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Bain

Build Status

A DIY IoT wireless sensor for temperature, humidity and pressure. It is made of two parts:

  • Adafruit Feather HUZZAH with ESP8266: it's an Arduino compatible board that has WiFi capability and a connector to plug any Adafruit 3.7V Lithium polymer batteries. Note that any ESP8266 board should work.
  • Adafruit BME280 I2C or SPI: It's an environmental sensor with temperature, barometric pressure and humidity from Bosch.

This repository contains all the instructions to build the Bain sensor yourself.

Features

  • 🌡 Monitor temperature, pressure and humidity.
  • Data are sent to a custom MQTT broker as a JSON string.
  • 🕕 Time is syncronized every 6h with NTP and the timezone can be specified.
  • 😴 Deep sleep mode can be enabled to reduce power consumption. A standard LiPo battery of 1200 mAh can last about a week. Consumption is ~6.5mA while in deep sleep mode (optional).
  • 🔋 Monitor battery level (optional).
  • 💡 The source code is profusely commented and factorized. It should be easy to adapt to your needs.

Instructions

Assembly on a breadboard

Follow the connections shown below. There is 4 connections (blue, red, yellow and green) in between the Feather ESP8266 board the BME280 chip. And also a last connection in purple to enable deep sleep mode and reduce battery consumption (optional).

Warning: Apparently, the Feather ESP8266 chip can't be flashed with the purple connection so you have to disconnect it, then flash and then reconnect it.

Feather ESP8266

Flash the controller

Environement Setup

You should use the Arduino IDE to flash the controller to the board. Note that a VSCode extension for Arduino IDE is also available and works well.

  • You need to add the following URL to the Arduino Board Manager: http://arduino.esp8266.com/stable/package_esp8266com_index.json.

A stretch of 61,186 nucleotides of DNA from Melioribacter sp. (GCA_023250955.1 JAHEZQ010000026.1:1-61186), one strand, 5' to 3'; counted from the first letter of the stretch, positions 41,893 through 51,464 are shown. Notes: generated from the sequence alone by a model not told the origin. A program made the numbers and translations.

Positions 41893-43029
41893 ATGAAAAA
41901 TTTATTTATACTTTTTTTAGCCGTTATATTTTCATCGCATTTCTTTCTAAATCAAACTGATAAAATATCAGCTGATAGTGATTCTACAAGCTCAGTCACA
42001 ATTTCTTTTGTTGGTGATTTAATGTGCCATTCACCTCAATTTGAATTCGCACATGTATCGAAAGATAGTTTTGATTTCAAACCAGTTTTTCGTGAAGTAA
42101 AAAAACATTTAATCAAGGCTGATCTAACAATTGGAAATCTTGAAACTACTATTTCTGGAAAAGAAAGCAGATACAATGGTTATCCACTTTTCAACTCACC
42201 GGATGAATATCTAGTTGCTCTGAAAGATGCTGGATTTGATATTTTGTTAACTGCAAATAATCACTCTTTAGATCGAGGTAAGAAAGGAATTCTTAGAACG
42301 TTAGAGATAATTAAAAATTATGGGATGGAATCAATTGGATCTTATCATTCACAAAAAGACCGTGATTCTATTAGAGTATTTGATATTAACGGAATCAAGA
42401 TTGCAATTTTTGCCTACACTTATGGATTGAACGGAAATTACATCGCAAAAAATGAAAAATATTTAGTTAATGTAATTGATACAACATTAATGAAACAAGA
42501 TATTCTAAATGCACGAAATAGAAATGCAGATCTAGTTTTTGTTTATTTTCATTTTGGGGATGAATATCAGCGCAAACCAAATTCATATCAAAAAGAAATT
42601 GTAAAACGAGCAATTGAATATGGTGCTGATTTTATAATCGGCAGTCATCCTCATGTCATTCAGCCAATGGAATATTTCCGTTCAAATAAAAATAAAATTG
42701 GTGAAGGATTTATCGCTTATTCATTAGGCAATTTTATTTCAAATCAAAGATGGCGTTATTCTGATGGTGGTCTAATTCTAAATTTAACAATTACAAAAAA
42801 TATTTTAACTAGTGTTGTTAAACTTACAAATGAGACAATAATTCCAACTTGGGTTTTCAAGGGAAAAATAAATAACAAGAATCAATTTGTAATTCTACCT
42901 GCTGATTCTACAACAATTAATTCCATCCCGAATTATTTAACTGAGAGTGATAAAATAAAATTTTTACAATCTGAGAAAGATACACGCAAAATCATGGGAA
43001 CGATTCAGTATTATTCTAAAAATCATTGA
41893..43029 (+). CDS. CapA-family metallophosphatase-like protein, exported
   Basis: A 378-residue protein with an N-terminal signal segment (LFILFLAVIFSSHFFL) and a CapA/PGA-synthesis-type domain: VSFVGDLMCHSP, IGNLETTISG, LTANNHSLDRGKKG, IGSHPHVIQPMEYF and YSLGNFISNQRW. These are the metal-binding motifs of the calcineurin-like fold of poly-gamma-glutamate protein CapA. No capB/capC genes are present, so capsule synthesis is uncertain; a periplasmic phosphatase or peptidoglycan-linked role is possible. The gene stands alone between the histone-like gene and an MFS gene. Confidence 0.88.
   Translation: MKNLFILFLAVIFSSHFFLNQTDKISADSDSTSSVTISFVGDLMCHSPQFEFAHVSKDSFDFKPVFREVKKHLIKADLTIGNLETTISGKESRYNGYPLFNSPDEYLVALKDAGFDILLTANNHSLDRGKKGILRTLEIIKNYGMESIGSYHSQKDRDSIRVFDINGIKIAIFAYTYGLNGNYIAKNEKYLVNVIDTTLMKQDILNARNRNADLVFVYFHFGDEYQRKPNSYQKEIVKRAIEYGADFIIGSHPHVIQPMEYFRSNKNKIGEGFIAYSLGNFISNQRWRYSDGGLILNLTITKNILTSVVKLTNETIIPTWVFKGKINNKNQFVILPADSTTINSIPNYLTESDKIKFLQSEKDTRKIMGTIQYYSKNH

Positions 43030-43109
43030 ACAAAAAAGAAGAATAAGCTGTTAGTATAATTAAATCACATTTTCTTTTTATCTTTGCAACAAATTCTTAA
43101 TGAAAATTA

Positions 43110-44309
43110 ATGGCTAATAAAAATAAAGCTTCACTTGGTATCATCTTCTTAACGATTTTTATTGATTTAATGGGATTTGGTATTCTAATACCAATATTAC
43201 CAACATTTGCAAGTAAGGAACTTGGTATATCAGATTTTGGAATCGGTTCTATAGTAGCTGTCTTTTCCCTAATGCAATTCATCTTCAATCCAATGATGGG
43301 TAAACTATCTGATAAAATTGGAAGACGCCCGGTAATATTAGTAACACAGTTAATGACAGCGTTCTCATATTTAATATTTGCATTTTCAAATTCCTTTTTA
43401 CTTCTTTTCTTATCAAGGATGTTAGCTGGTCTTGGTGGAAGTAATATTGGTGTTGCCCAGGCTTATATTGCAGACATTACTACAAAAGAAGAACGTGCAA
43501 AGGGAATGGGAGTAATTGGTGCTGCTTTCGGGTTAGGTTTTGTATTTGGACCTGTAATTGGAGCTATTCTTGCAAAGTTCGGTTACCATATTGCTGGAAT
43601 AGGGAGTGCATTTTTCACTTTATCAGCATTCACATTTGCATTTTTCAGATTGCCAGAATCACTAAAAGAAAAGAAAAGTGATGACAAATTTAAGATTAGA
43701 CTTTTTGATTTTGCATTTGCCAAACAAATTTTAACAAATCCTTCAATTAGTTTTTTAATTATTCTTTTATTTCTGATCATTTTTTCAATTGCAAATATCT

• Then in the Arduino Board Manager, install the ESP8266 package. After this, you should be able to select the correct board from the Board Manager: Adafruit Feather HUZZAH ESP8266.

  • Then you need to install the following Arduino libraries (use the Arduino Library Manager):

Controller Configuration

  • Configure WiFi and MQTT credentials:

    • Copy bain/secret.h.template to bain/secret.h.
    • Edit bain/secret.h.
#ifndef BAIN_SECRET
#define BAIN_SECRET

#define WIFI_SSID "myssid"
#define WIFI_PASSWORD "mypassword"

#define MQTT_SERVER "your_server"
#define MQTT_PORT 1883
#define MQTT_CLIENT_ID "sensor1"
#define MQTT_MESSAGE_TOPIC "/bain_sensor/1"

// Leave blank to disable auth.
#define MQTT_USERNAME "your_username"
#define MQTT_PASSWORD "your_password"

#endif
  • Configure other parameters by editing bain/parameters.h.
#ifndef BAIN_PARAMETERS
#define BAIN_PARAMETERS

// Timezone
const int timeOffsetHours = -5;

// Delay between two measures in seconds.
const int loop_delay_s = 60;

// Enable deep sleep mode.
const boolean deep_sleep = true;

// Monitor battery level.
const boolean monitorBattery = true;

// LEDs. Disable by setting value to `-1`.
// Warning: Unused at the moment.
const int state_LED = -1;

#endif

Upload Firmware

Now you're ready to flash the controller.

  • From you editor, open bain/bain.ino.
  • Compile it.
  • After connecting the board to your computer, upload the controller.

By reading on the serial port, you should see logging messages about WiFi, the sensor and also the JSON string sent to the MQTT broker:

{
  "temperature": 25.23,
  "pressure": 1018.4,
  "humidty": 90.12,
  "timestamp": "2019-02-15 15:45:23",
  "batteryLevel": 82.3,
  "batteryCharging": false,
  "batteryVoltage": 3.76
}

Battery Level Monitoring

If you want to monitor the LiPo battery level, you need to add some connections to your circuit as shown below. For this you need the following parts:

  • 1 x 10 kΩ resistor
  • 1 x 47 kΩ resistor
  • 1 x 1 MΩ resistor
  • 1 x 1 µF capacitor

Feather ESP8266

Then you need to set monitorBattery to true in bain/parameters.h.

This setup comes from https://github.com/lobeck/adafruit-feather-huzzah-8266-battery-monitor.

Final Assembly

Once you've checked your assembly works you can solder everything together using a FeatherWing proto board. Here is the final assembly diagram:

Bain Final Assembly

Case

TODO.

Home Assistant

If your MQTT broker is connected to an Home Assistant instance, Bain sensors should be automatically discovered.

License

MIT.

Author

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A DIY IoT wireless sensor for temperature, humidity and pressure.

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